Vnuk and Green Cards: announcements set out next steps and future changes

On 29 June 2021, Transport Secretary Grant Shapps MP published a Written Ministerial Statement titled European Motor Insurance Directive (Removal of Vnuk from UK law). This statement followed the previous announcement on 21 February this year of the UK Government’s decision not to follow the Court of Justice of the European Union (CJEU) decision in Vnuk v Zavarovalnica Triglav dd [2016] (see our previous article here).

The Government’s decision was widely welcomed by the UK insurance market and the Motor Insurers’ Bureau (MIB). Following Vnuk, a wide further range of vehicles could have fallen within the scope of compulsory insurance requirements, had the CJEU’s decision been implemented into UK law.

The recent Ministerial Statement reiterates the Government’s commitment “to remove the effects” of the Vnuk decision and its intention to continue exploring “bringing forward the necessary legislation as soon as parliamentary time allows.” In that context, reference is then made to the introduction of a Private Member’s Bill – the ‘Motor Vehicles (Compulsory Insurance) Bill’, which it says “aims to deliver the necessary legislative change", noting that the passage of which will be followed “with interest” by the government. The Bill was introduced to Parliament on 21 June 2021 and the Second Reading is scheduled to take place on 10 September 2021.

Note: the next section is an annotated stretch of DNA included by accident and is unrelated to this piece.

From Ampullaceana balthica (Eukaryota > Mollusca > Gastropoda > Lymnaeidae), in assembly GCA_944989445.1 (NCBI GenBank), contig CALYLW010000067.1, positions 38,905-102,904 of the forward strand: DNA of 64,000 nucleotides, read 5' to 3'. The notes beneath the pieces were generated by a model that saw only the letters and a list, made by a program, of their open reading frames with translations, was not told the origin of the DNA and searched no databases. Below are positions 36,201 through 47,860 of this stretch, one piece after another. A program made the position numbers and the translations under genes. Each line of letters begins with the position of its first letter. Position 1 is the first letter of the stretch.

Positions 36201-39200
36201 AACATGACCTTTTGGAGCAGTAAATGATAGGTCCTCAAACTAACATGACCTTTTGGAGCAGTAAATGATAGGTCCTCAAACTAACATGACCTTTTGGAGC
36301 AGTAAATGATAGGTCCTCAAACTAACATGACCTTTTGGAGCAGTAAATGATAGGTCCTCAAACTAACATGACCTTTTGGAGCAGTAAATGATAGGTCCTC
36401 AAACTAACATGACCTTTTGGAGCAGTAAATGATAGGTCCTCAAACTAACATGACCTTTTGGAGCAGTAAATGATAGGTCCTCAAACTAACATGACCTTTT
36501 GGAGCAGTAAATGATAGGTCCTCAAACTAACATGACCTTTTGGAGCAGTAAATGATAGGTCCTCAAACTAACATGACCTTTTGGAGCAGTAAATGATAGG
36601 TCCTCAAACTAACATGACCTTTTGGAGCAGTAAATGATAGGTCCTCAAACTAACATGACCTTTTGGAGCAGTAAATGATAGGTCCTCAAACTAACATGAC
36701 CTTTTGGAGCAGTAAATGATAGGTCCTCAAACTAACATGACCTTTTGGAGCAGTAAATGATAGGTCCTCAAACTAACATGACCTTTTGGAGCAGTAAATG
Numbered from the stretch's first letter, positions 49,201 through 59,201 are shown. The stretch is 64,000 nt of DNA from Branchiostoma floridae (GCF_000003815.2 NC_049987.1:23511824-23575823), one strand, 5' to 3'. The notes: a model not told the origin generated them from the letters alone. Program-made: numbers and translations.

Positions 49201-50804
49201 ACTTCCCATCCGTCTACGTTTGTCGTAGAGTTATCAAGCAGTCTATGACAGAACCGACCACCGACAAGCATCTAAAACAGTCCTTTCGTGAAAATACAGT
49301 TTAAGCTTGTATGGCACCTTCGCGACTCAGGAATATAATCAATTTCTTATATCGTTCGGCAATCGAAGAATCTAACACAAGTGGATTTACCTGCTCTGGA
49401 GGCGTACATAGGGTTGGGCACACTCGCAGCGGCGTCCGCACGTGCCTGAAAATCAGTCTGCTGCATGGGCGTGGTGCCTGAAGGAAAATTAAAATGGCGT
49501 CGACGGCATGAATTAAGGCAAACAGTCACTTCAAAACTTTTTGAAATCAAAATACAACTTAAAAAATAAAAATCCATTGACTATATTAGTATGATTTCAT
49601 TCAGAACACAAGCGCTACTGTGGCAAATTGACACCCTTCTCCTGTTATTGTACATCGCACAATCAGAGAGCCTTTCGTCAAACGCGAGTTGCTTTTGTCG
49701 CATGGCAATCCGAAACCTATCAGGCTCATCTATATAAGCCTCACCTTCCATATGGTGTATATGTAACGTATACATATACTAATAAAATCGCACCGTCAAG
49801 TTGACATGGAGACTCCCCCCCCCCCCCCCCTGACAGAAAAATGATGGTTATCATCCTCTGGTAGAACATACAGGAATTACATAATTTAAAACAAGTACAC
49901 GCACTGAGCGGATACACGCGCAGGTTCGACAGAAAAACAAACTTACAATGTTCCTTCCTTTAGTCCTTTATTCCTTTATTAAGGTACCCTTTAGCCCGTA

Green Card requirement for UK drivers soon to be lifted

On 30 June 2021 the European Commission announced its decision to waive the requirement for UK drivers to show a motor insurance Green Card when entering the European Union. The decision needs to be fully implemented through publication in the Official Journal of the European Union and then there is a waiting period of 20 days, so in the short term Green Cards are still needed.


Whilst it is questionable whether legislative change is required to counteract the impact of Vnuk (bearing in mind the Road Traffic Act 1988 had not been amended to comply with the CJEU’s decision in the first place), legislative change should bring clarity. This Ministerial Statement also further reiterates the government’s willingness to divert from EU law, something which is unlikely to have been feasible but for Brexit.

The European Commission’s decision to waive Green Cards for UK drivers has also been welcomed by the insurance industry and MIB, and is good news for UK motorists and haulage companies.

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